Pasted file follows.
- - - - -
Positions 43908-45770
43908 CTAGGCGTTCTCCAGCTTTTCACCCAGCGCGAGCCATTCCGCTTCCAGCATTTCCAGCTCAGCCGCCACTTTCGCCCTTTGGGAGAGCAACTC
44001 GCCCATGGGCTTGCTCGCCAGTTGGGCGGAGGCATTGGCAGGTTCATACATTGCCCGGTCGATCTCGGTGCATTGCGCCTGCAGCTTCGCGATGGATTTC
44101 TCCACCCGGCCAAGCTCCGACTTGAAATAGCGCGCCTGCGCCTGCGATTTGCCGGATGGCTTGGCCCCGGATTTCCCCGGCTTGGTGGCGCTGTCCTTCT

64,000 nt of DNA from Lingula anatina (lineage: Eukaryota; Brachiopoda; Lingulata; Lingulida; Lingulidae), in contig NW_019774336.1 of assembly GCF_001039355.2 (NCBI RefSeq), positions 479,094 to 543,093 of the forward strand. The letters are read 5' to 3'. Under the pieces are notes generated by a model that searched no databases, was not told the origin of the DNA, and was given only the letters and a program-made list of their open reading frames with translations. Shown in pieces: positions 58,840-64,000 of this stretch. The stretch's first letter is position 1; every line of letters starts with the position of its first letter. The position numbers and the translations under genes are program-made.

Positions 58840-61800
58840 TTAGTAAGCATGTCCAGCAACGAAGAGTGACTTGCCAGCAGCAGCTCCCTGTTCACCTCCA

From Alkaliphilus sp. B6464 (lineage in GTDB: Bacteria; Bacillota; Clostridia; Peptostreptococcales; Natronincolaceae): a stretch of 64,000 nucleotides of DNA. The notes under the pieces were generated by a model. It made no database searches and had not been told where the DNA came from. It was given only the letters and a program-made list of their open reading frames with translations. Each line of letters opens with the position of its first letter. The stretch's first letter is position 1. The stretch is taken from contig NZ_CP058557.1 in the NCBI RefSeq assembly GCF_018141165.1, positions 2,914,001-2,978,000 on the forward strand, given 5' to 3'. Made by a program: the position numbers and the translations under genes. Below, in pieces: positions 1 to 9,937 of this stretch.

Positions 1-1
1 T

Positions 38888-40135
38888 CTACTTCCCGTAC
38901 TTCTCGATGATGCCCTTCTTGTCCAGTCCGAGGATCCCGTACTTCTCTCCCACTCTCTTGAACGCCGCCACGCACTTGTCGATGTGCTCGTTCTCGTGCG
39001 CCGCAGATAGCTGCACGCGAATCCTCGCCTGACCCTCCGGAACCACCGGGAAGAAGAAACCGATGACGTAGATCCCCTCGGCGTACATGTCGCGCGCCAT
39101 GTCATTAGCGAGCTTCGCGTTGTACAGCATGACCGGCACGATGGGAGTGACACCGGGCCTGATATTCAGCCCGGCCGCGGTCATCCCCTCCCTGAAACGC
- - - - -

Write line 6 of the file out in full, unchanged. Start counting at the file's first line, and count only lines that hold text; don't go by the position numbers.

Positions 58840-61800